Yes, the "article" is absolutely outrageous and undermines any concept of innocence before proof of guilt. 5 years ago it would not have been printed and rightly so but we are no longer a liberal society unfortunately.

  • 9 January 2020 at 1:50pm
    Reader says:
    Jinks and Stacemeister are correct that we should not determine guilt or innocence in advance of the full airing of evidence, including the defence case, at the trial. However, if one takes this view one should also take the view that it is wrong to determine the sentence in advance of a trial. And it is wrong to pass the death sentence in those circumstances. From which it follows that the killing of Qassim Sulaimani and countless other people by the United States was illegal.

    I am not taking a stand on the rightness or wrongness of killing Sulaimani. The world is a safer place without him, in my view. But we in the West have, or are supposed to have, certain standards. It seems to me that the decision to compromise these in the war against terrorism has done unacknowledged damage to our moral attitudes more generally.

    • 9 January 2020 at 4:59pm
      Marmaduke Jinks says: @ Reader
      You make a good point.
      But don’t forget that sentence has, in fact, already been passed on Weinstein too. Regardless of the outcome of his trial I think it’s safe to say that he will never work again, nor be admitted to, ahem, “polite” society.
      The mob has spoken.

    • 10 January 2020 at 7:47am
      steve kay says: @ Marmaduke Jinks
      You certainly make a point, Marmaduke. If only the LRB had a blog years ago, comments could have been made about the judgemental press reporting of Fred and Rose West before the final verdict, and indeed anything about Jeremy Thorpe should have been erased when he was declared to be innocent. Remarks about Jimmy Saville are wholly unjustified now that he has gone up to the great studio in the sky, and as for Rev Fletcher and a reference to Bishop Peter Ball in the current Private Eye, all this sort of stuff should be kept covered up.

      Marmaduke, I take it that you are not female, and did not have the misfortune to be sent to boarding school, so lucky you, and may you enjoy polite society.

    • 12 January 2020 at 11:18am
      Marmaduke Jinks says: @ steve kay
      I don’t know what my being public school educated or being female or not has to do with it but the rest of your points are well made

    • 18 January 2020 at 4:55pm
      HankUS says: @ Marmaduke Jinks
      All of the women who constitute the "mob" are lying??

  • 11 January 2020 at 1:27pm
    Norman Ravitch says:
    Please permit me to be very skeptical of the METOO movement. It attempts to deal with the problem as old as civilization, the subjugation of women to the sexual desires of men. We have never found a solution. Some suggest a better way of raising boys but that seems unlikely to work since their fathers are part of the problem. The legal actions against people like HARVEY WEINSTEIN are justified but I suspect that men will simply conclude that it gives women the ability to accuse men falsely for their own purposes. Thus nothing is achieved. Only God would have a solution, if he existed however,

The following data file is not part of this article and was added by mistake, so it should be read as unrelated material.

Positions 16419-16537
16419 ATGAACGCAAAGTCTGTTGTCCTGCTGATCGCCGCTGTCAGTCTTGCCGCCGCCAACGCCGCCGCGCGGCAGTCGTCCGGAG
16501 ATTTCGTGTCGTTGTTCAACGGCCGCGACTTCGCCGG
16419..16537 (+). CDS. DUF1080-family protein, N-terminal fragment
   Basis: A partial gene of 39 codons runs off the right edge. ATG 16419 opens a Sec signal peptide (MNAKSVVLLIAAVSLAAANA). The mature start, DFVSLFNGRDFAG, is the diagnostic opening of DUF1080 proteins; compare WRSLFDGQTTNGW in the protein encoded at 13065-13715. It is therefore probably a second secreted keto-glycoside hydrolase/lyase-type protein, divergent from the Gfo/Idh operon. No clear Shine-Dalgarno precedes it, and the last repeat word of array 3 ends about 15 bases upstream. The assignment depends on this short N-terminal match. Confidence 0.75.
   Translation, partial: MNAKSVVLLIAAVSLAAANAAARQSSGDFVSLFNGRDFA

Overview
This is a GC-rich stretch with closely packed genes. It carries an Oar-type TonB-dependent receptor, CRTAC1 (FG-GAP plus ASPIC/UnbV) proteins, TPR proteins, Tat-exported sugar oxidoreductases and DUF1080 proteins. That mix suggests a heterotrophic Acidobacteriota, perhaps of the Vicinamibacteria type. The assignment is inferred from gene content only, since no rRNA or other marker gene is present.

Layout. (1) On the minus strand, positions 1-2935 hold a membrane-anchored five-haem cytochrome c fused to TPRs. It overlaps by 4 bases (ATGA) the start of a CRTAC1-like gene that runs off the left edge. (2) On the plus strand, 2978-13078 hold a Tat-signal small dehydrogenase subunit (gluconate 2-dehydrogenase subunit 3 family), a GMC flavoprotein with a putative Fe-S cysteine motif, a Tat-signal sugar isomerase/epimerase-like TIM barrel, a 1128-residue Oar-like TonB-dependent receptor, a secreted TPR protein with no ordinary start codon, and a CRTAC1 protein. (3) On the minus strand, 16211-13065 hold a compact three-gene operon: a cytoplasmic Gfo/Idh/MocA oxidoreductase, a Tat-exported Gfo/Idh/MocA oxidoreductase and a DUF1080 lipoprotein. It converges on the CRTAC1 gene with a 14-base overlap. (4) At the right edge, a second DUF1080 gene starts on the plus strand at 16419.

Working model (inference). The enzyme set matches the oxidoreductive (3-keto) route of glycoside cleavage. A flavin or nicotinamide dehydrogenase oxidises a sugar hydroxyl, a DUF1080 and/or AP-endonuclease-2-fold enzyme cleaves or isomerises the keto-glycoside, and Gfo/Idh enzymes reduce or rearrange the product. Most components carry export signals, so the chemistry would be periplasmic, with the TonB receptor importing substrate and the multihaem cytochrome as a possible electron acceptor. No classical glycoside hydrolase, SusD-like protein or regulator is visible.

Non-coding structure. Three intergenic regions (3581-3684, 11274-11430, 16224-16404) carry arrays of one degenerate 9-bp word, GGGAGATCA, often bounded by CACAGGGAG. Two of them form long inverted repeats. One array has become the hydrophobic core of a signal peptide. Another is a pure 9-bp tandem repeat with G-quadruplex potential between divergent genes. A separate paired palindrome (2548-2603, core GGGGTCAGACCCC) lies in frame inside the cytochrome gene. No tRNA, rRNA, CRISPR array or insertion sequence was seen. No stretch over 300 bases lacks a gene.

• 12 January 2020 at 2:55pm
    Graucho says:
    Since it is agreed that sex took place and it is alleged that career advancement was involved, the court will have to decide if what took place was rape or prostitution. One hopes that the decision will be evidence based.

  • 13 January 2020 at 12:29pm
    Norman Ravitch says:
    The Washington Post today (13 Jan.) notes that the Women's March of 21 Jan., 2017 vs. Trump is moribund. How little dedication we have, men or women, to support what is right. Back to out mundane concerns as the world goes to hell.

  • 16 January 2020 at 9:29pm
    Norman Ravitch says:
    Perhaps if women followed moral standards as rigorous as those they want for men they would be believed more easily.

  • 16 January 2020 at 9:31pm
    Norman Ravitch says:
    An equal opportunity skeptic I no more expect integrity and truth from women than from men.

  • 21 January 2020 at 10:41pm
    Timothy Rogers says:
    I don’t think I’ve ever read such a feckless, ostrich-like, illogical, and smarmy set of comments on the LRB blog site before. “Innocent until proven guilty” is a courtroom concept, not a credible guideline for journalists or commentators. We are all aware of “guilty, though found innocent” cases, sometimes based on incompetent prosecution, legal technicalities (for good or ill, this standard should keep its standing in law), or the actual fix being in. Then, Marmaduke and Steve Kay think we shouldn’t be allowed to even mention the foul deeds of those who escaped their day in court thanks to dying at an opportune moment (Jimmy Saville is on his list of those who should not be allowed to be posthumously defamed). This is downright bizarre. By analogy, historians should refrain from value judgments about the life and deeds of Adolf Hitler (or Joseph Stalin or Pol Pot) because he never had his “day in court” (if applying English and American judicial ideas, it would be interesting to know who a “jury of his peers” might be—obviously a shrewd defense attorney would argue for a jury of dictators; failing that, no jury possible, charges dismissed) . Norman Ravitch takes us into the realm of what used to be called “therapeutic nihilism” (correct diagnosis is the main thing, effective treatment—well, who knows?), i.e., in this case the arguments of many in the MeToo movement might be right in individual cases (resulting in prosecutions), but nothing will change anyway, because men themselves can’t be changed in their attitudes or behavior. And yet, men and women changing their attitudes and behavior in response to various kinds of social pressure (or ethical norms) happens all the time. What is up with this braying host of “fair-minded” men who wish to avoid the horrible “mob”? I’m skeptical of their claims in this respect, since they can be seen to be actually mobbing Ms. Donegan. Eek, what a passel of pusillanimous ninnies!

Read more